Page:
Since that moment I felt I had the moral right to call this boatman I hadn’t known before – Uncle Sasha. And I was convinced that the locals from both banks definitely had the same affection to him. Looking at this simple man with deep wrinkles around his eyes, I thought he was not aware of his honour or fate. He knows where and at what time the locals go to work, he knows the price of electricity in Tsekinivka and peaches in Soroca. Tomorrow there will be a queue here in Soroca as they have market days in Tsekinivka on Tuesdays, Saturdays and the day after tomorrow the queue will be on the other side since Wednesdays, and Sundays are Soroca’s market days. People from both banks seat in the boat and go shopping where the offers are better. We discuss the conflict in Transnistria, the war in Donbass, his villagers that have some injuries, uncle Sasha was lucky – due to his age military service was not mandatory for him. We talk about the latest political events in both Ukraine and Moldova and we are coming back again to the idea that it’s better without borders and we must be humane.
“I enter a shop in Soroca and say: “Glory to Ukraine” and people know I’m joking and everybody understands that’s a joke and there a young man approaches and grabs me: “Are you a nationalist?” We are going out and I tell him: “Did these words really hurt you? Do you want me to say: “Jos Alianța” (Out the Alliance, in Moldovan). Would that be OK? Would that convince you? I can say „Bună ziua” (Hello, in Moldovan). I like here one customs officer, he is super, he is a great guy. When I’m arriving on the boat he cries to us: “Dobrogo ranku, Ukraina! Bună dimineața, Moldova ” (Good morning, Ukraine in Ukrainian and Good morning, Moldova in Moldovan). A pure heart. For both Ukrainians and Moldovans.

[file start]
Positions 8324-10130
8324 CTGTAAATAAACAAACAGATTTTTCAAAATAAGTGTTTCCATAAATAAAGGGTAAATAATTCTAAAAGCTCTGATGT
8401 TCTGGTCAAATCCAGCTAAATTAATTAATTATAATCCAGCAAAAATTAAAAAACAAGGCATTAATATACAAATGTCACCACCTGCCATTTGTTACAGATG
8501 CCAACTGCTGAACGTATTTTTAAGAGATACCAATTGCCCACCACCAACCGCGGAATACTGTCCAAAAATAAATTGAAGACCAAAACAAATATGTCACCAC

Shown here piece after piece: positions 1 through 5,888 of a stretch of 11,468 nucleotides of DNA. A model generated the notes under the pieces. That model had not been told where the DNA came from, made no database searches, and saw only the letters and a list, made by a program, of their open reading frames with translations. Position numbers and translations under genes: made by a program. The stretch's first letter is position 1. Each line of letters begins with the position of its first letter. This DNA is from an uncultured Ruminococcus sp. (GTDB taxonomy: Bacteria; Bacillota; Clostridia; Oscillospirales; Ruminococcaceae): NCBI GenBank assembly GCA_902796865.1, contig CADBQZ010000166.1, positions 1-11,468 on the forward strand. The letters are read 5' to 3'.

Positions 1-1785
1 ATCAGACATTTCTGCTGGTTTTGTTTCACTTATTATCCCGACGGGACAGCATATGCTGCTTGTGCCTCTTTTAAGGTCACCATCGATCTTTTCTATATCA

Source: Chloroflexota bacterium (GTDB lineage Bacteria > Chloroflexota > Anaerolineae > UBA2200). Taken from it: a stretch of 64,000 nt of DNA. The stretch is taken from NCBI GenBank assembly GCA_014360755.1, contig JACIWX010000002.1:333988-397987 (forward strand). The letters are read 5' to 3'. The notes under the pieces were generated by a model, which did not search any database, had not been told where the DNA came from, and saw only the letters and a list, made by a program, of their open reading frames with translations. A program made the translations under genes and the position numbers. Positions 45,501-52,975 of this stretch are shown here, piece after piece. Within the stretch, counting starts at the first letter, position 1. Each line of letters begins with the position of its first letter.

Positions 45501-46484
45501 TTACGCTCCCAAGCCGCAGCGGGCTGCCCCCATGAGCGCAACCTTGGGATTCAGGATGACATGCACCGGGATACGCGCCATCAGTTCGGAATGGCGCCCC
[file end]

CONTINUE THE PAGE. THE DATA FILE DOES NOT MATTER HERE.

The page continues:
I know the political views of everyone. There is a man, he sympathises with the communists. During the boat ride I start the topic: “Communists are assholes” and that’s enough. For him that’s like a red rag. Another man seats in front of him and he’s against communists. That was a joke but they start arguing and are ready to drown each other. I may say “I’m for Yulia Timoshenko” in the presence of those who are against. I just love to have more fun in the boat. I’m doing all these to cheer people up.
Or, I come to a shop in Trikotazhka (a district in Soroca), I enter it saying: “Glory to Ukraine”. The sales girls respond to me: “Glory to the heroes” and I look at the shopping list I got from my wife: sausage, this and that and I take out hryvnas. Five women stay in line behind me and I’m joking: “Since I’m a khokhol I don’t have local money, I have only Ukrainian money. I don’t have other one.” The girls know I’m joking: “Uncle Sasha, please don’t make fun of us. Fiscal service will come and it wouldn’t be funny at all”. And here I say: “I forgot! I have Moldovan lei as well!” By the way, do you know how to check money? If banknotes are forged or not?
Uncle Sasha deeply sighs being upset because I don’t know how to check money. From his leather shoulder bag he takes out a pile of money tied with a rubber band. Serious and concentrated, he takes a Moldovan banknote, shakes it out several times, and says if the crown doesn’t fall, it means the banknote is not counterfeit. The laugh is all around. Even Uncle Sasha started to laugh. I’m sure something interesting is to come. In order to check Ukrainian money it’s necessary to swipe a piece of lard across the banknote and if the eyes are following the lard, it means money is real, if not, then it’s counterfeit.
Uncle Sasha is happy he made me laughing and he smiles warmly as well. He tells me some more jokes and we are moving away from this place where the passport and residency is more important than the human being. I’m looking at Uncle Sasha and I’m trying to understand – is that his job that made him so open and sensible or he was just like that and perfectly suitable for this job? He is not just connecting two banks physically while taking people across Dniester or across the border, how some would call it, he unifies this microcosm with his human attitude, nice joke or just a kind look.
Story first published in “NOUA” Magazine 2015 (www.nouamagazine.com)